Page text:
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Jon Sopel interview
Interviews on Sunday 02 July 2006

Please note BBC Politics Show must be credited if any part of these transcripts are used.

NB: These transcripts were typed from a recording and not copied from original scripts.
Because of the possibility of mis-hearing and the difficulty, in some cases, of identifying individual speakers, the BBC cannot vouch for their accuracy.


Alan Duncan MP
Alan Duncan MP, Shadow Trade and Industry Secretary

Speaking on BBC One's Politics Show, Shadow Trade and Industry Secretary Alan Duncan said:

"I'm beginning to think it's almost impossible now to have a Scottish Prime Minister because they will be at odds with the basic construction of the British constitution and it may be that the Labour Party has created this massive problem for themselves and are now regretting it."

Scottish Labour MP Ian Davidson, responding to Mr. Duncan, said there was an issue to be addressed post-devolution. He said the potential solutions were an English Parliament or regional parliaments, but not English-only votes for English laws in the Westminster Parliament. He said:

"I mean this is a return in my view, to the Tories as the nasty party. They recognise that they can't attack Gordon Brown for his handling of the economy, so they'll attack him on the basis that he's Scottish and any weapon will do ... "

Later in the same interview he said the Conservatives were risking the union:

"What we do not want to see however, is anything that would break up the Union, and that's where the Tories, who used in Scotland to stand as the Conservative and Unionist party, seem willing in the pursuit of tactical political advantage, to be in to bed with the nationalists and risk the break up of the United Kingdom."


On the Politics Show, Sunday 02 July 2006, Jon Sopel interviewed:


Alan Duncan MP
Alan Duncan MP, Shadow Trade and Industry Secretary

Jon Sopel interviewed Alan Duncan MP

JON SOPEL: Well the Conservative's Review of Energy Policy has been conducted by their Trade & Industry spokesman Alan Duncan, and he's with me now and welcome to the Politics Show Alan Duncan.

Do you accept the thought at the end of the film there that there really is a crunch coming, that there is an energy gap, that unless you take radical action, the lights will go out.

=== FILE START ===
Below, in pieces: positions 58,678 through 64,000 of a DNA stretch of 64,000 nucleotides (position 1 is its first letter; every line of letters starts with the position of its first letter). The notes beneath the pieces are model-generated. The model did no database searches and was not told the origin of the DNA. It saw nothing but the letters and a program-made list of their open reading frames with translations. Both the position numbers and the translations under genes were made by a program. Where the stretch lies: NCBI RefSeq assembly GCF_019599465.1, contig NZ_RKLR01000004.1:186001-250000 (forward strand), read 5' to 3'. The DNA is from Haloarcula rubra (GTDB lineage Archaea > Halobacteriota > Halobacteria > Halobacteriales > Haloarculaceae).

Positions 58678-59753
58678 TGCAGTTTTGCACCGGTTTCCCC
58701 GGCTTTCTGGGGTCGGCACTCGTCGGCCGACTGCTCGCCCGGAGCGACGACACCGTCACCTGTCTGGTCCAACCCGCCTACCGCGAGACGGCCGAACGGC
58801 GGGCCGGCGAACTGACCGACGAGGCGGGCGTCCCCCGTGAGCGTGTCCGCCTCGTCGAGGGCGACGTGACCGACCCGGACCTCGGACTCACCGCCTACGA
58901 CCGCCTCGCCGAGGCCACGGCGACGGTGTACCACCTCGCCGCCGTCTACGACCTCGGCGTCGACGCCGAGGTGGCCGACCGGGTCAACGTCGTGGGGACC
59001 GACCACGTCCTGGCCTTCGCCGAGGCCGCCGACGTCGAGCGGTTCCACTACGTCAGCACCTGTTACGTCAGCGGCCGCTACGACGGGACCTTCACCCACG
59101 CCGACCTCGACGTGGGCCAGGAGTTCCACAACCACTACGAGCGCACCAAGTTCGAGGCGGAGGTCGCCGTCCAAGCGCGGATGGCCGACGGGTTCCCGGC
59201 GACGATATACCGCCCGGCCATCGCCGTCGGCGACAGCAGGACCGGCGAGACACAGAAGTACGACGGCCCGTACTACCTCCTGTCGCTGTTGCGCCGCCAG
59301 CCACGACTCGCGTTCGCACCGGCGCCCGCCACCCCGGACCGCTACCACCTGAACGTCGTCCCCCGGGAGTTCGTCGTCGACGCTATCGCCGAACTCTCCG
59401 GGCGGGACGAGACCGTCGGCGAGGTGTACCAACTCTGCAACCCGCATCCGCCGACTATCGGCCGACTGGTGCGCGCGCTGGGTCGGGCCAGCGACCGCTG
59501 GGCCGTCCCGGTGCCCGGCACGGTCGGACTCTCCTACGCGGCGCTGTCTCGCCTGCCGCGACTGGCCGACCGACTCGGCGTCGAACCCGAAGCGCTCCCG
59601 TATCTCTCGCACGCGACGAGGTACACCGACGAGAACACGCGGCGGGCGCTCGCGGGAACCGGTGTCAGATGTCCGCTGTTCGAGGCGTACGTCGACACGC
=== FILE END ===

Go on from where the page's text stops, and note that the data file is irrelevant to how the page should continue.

ALAN DUNCAN: Yes, I think there are so many pressures combining here. There is pressure on emissions, which are not as well controlled as they need to be. We have 40% of our generating fleet coming to an end over the next twenty or so years, and also, we're on the edge of an energy revolution I think, where all sectors, be it fossils, nuclear or renewable, are on the edge of being able to do things differently and better and we have to approach this exactly as Dieter Helm said, with a view to encourage long term investment across any change in government, and also without fixing ideas of technology today so that they're frozen for tomorrow, and if I had to pick out one thing on that tape which I think was by and large the right way of approaching it, it was Ken Clarke.

JON SOPEL: You say, you heard Bernard Ingham there saying that the Tories are incredibly vague about all of this. I mean would you like to end some of the vagueness or are you just going to say, well we just don't know yet because of these new technologies that are coming on stream.

ALAN DUNCAN: Well you're pretending that the government is not vague. Now we all hear Tony Blair saying you know, I want nuclear power stations but actually, if you look at the print, he's really leaving it all to the markets, so it doesn't matter what he says because nothing that he says actually, in terms of government policy is going to be converted in to it actually happening, so let's not allow ourselves to be diverted by this rhetoric. (interjection) ...

JON SOPEL: Okay, your policies.

ALAN DUNCAN: I think there are a number of things which we've really got to look at very very hard and fast. The first is, do we have an acceptable carbon pricing regime in the United Kingdom, and necessarily more broadly, because it's a global problem. We've got an EU emissions trading system in its infancy which actually does not allocate permits in the right way, it should be by auction rather than by allocation and we want to develop that.

Now if you have a carbon price and this is really what is being debated at the moment, what you have is a proper differential between all the various possible methods. Now if coal can become clean, it can keep going. Renewables get an incentive because they don't emit carbon, and nuclear, yes, it would have an incentive to go ahead because it does not emit carbon, but it has its own particular difficulties and we'd need a very strict regime on waste. The government says it's not going to give them money, keep going

JON SOPEL: Yes, well, no, no, I'm interested in all of the points that you raise there but I mean the point you say about, well we can't tie ourselves in. I mean don't, don't you if you're a government, have to make strategic decisions for the next fifteen, twenty, thirty years, if you're going to recommission nuclear power for example.

ALAN DUNCAN: Well the government isn't saying they're going to do that.

JON SOPEL: But surely the government, that's exactly what the government energy review is looking at, about an increased role or maintaining the role for nuclear power. What I want to ask (interjection) ...

ALAN DUNCAN: No it isn't.

JON SOPEL: What I want to ask you is are you for or against nuclear power.

ALAN DUNCAN: The, the government is not looking at that. Tony Blair's saying he is, but if you look at the terms and conditions of the Energy Review, there's no money on offer. Now we've never before seen a nuclear power station built in Britain by the private sector alone.